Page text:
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Epidural Hematoma After Thoracic Epidural Catheter Removal in the Absence of Risk Factors
  1. Tatiana Sidiropoulou, M.D.,
  2. Eugenio Pompeo, M.D.,
  3. Alessandro Bozzao, M.D.,
  4. Pierpaolo Lunardi, M.D. and
  5. Mario Dauri, M.D.
  1. From the Department of Anesthesiology, Thoracic Surgery Diagnostic Imaging and Radiotherapy, and Neurosurgery, University of Rome “Tor Vergata”, Rome, Italy
  1. Reprint requests: Tatiana Sidiropoulou, M.D., Via Marco Valerio Corvo 72, 00174, Rome, Italy. E-mail: tatianas{at}fastwebnet.it

Abstract

Background and Objectives The purpose of this report is to enhance awareness that an epidural hematoma can occur even in patients devoid of risk factors.

Case Report A 69-year-old, 55-kg male was scheduled for video-assisted thoracoscopic resection of bilateral pulmonary metastases and received combined thoracic epidural and general anesthesia. The epidural catheter insertion was unremarkable. All laboratory values were within normal values. No anticoagulation or antiplatelet drugs were administered. The epidural catheter was removed on postoperative day 2. The patient developed signs of an epidural hematoma a few hours later and was treated by decompressive laminectomy. Full neurologic recovery was observed after a 6-month period.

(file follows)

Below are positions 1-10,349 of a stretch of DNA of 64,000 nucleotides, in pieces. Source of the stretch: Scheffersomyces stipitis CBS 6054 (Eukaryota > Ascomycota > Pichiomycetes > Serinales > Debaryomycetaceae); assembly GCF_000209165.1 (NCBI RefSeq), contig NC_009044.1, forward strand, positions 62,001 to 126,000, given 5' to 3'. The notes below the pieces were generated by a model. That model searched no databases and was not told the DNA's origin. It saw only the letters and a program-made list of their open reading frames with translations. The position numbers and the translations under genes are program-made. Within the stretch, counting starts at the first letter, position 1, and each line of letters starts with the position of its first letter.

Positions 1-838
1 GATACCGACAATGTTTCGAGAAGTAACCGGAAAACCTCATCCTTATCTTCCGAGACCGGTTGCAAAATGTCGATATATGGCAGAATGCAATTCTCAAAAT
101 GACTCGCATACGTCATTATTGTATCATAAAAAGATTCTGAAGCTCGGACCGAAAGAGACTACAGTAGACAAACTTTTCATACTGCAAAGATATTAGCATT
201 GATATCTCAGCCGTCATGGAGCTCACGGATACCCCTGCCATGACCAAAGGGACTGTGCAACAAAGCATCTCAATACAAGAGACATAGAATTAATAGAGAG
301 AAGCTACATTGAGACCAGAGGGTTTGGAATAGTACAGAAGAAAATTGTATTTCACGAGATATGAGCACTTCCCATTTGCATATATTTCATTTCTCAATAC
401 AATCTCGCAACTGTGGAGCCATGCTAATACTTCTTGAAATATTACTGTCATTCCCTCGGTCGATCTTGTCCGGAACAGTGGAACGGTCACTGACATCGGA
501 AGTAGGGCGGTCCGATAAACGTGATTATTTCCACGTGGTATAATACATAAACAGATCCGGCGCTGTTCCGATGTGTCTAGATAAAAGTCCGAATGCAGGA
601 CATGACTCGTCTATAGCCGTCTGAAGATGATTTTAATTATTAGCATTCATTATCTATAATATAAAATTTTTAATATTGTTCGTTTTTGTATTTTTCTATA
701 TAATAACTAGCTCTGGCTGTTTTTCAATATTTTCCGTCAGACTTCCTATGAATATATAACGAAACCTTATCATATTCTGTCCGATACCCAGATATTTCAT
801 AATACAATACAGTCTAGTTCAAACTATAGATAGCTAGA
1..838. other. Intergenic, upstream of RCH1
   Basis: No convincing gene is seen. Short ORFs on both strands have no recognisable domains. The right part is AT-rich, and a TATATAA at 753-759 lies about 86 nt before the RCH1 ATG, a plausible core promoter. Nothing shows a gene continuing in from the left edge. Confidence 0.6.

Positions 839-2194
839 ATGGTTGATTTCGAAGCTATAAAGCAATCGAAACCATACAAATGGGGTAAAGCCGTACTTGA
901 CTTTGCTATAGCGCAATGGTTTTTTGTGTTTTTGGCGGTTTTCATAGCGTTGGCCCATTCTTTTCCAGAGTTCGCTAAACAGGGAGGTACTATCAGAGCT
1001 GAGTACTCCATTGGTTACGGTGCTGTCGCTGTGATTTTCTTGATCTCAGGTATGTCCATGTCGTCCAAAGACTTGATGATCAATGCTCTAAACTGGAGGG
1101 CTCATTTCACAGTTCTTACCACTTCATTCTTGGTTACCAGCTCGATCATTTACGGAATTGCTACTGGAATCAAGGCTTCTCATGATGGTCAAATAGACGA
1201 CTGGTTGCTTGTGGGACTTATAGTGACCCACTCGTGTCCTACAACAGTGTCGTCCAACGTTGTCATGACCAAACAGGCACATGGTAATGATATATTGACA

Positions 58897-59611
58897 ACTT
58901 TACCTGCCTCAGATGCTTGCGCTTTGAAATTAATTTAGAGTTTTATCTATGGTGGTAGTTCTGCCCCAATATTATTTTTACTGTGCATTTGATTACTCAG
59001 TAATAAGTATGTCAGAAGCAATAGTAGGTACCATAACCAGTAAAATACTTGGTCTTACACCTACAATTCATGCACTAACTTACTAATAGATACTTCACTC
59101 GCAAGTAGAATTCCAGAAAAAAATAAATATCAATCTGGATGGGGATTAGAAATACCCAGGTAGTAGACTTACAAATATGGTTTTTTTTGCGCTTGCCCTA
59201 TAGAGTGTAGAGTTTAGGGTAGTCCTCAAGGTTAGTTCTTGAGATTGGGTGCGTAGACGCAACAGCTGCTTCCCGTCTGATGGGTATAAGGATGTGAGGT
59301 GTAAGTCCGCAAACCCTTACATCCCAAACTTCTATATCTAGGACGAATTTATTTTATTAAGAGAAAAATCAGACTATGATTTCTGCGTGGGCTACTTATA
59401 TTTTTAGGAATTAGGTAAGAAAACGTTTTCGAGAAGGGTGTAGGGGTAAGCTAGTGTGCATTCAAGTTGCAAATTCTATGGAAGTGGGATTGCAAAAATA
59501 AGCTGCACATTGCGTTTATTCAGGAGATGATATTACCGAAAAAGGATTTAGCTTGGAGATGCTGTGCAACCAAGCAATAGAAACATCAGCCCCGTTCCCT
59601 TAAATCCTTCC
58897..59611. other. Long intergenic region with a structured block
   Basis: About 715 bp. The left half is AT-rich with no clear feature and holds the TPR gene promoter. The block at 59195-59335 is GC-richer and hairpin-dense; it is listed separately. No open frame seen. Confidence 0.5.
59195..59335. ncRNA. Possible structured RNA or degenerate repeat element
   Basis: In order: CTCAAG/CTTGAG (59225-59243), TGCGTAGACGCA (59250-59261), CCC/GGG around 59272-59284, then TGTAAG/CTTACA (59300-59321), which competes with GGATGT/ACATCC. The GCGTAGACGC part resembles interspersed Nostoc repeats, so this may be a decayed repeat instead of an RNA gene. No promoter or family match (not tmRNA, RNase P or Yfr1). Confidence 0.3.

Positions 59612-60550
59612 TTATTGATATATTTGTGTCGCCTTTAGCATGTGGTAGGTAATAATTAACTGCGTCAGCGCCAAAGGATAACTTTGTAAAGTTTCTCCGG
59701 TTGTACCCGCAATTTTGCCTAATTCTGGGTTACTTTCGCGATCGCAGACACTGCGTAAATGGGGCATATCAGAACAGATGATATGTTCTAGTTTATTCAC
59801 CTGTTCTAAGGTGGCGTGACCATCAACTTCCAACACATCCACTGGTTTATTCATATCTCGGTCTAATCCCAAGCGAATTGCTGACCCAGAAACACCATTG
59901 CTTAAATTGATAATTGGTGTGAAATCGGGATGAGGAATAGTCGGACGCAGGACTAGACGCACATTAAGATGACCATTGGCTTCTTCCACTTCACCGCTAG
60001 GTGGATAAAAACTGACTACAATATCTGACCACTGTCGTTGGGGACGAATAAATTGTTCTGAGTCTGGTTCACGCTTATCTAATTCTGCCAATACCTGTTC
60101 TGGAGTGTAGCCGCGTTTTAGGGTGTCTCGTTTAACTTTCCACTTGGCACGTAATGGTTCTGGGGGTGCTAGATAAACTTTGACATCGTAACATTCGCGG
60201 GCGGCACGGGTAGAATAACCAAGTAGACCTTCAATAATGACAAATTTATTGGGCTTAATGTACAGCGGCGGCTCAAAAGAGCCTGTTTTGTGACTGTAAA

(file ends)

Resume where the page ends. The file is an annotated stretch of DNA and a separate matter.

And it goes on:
Conclusion Catheter removal is a critical period for epidural hematoma formation even if no risk factors are identified. Early recognition and treatment are essential features for good neurologic recovery after an epidural hematoma.

  • Thoracic epidural anesthesia
  • Epidural hematoma
  • Anesthetic complications

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